One of the key places that helps understanding how far the delusional Khmer ideology reached is the Tuol Sleng prison, former school transformed into a detention and torture centre by the regime. Nowadays a fundamental remembrance site. Walking the empty rooms, reading the stories of the ones who died and the few who survived is touchy and overwhelming at the same time. The few who managed to come out alive carry on their life with a sense of guilt and shock for what they have seen. Arbitrary detention based on fake confessions obtain with torture, food, sleep and water deprivation, physical and mental violence, humiliation. Prisoners were forced to release false confessions that would justify their own death and prove that the decisions made by the Ang Kar party (literally translated as The Great organization) were right and fair. Desperation was as such that prisoners would attempt suicide by setting themselves on fire or cutting their veins with a pen or a broken spoons. Prisoners were used as blood donators, their blood drained out until death would take them. An even worse fate was reserved for women who were raped by groups of 10 people and tortured by teenagers not older than 14 years old, indoctrinated and made part of this murdering machine. The regime was so highly structured and duties so maniacally divided between each single person that nobody would necessarily see the responsibility of their actions and recognize the madness of the dictatorship.
Every single person that was arrested and killed was photographed and their data obsessively registered. All their photographs, faces, now hanging on the museum wall, are disturbing. All you can read from these eyes is the lack of hope, desperation and the resignation. Some young women are potraited holding their babies, who would be later taken to Coeung Ek, beaten to death against trees and buried in a common pits.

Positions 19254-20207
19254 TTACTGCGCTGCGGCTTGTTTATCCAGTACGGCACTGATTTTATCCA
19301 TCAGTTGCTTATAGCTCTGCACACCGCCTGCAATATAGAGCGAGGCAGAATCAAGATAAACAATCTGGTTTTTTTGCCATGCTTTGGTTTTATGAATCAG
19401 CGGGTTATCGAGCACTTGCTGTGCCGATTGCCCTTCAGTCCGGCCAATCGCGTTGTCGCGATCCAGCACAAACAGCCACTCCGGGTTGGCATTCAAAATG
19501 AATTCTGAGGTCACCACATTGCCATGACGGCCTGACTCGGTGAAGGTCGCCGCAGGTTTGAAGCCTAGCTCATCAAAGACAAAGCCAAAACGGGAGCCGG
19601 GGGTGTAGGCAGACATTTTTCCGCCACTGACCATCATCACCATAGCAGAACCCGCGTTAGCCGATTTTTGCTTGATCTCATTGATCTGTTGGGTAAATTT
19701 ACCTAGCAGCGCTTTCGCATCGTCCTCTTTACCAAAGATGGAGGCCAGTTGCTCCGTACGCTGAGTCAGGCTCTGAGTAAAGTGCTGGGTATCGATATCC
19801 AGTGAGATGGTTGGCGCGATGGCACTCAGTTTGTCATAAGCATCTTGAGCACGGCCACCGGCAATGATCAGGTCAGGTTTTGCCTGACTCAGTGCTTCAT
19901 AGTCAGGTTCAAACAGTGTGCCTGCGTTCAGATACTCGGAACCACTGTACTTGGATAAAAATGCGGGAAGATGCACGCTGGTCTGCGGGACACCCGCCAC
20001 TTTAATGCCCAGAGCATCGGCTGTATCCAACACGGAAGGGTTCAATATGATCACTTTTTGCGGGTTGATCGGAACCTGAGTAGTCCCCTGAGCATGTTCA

The land is screaming for justice and revenge. 36 years have gone past after the end of Pol Pot regime. The country has been invaded by Vietnam first and temporary controlled by the United Nations which were supposed in two years to put back together a country that was coming out of 20 years of war. The United Nations experiment, the intervention of hundreds of NGO’s and the millions of dollars of donations still haven’t been able to win the fight against poverty. Why is this, we ask ourselves? We are not expecting to be the ones who find answers and solutions but we do feel that, so many years after this tragedy, the healing process of a country that has suffered so much, hasn’t even started and nobody has taken real responsibility or apologised for the millions of deaths. The trial for the main five Khmer rouge leaders still alive has only started in 2007, but Ieng Sary died during the trial itself, three others have been received life sentence and Ieng Thirith, Ieng Sari’s wife, has been released in 2012. Pol Pot, the main leader of the communist party Kampuchea, died in his own bed in 1998 without spending a single day of his life in prison.
The lack of justice for what has happened in the past is not the only problems Cambodia is facing but also a high level of corruption (according to Transparency International Cambodia has been listed 156th over 175 countries). The current political class that established itself in the 80s treats the country like their own family property, exploiting the natural resources of gas, oil, mines and selling off the land to big transnational companies. The redistribution of the land process has been named “Economic land concession”, which simply means selling off the richness of the country without taking in consideration the needs of the Cambodian farmers who are the true spine of the country. Land concession for farming aims mainly at the production of rubber, sugar, paper and palm oil: products that do not contribute to the food sovereignty of the country and steal land to the small farmers. The government, not capable of supporting smaller and family run farms that would also be socially and ecologically more reasonable, ends up dividing the land in small territories and selling it off for the best offer. A secondary effect of this process is the eradication of thousands of people from their home land: between 2000 and 2014 over 500.000 people have been pushed away from their own land, often without even being reimbursed for the loss.
Cambodia, its people and land, will always stay in our memory for its friendly and smiley people, the ancient temples, majestic and verdant nature. At the same time we will carry with us the horror of the Khmer rouge regime, the American bombs e the thousands of lives lost in the name of a delirious and ruthless vision. We leave the country worrying about its future, the lack of justice for the victims of the past and the corruption of the current political class. We leave hoping time will teach respect for the land and people living here and that silence will not win the country over again.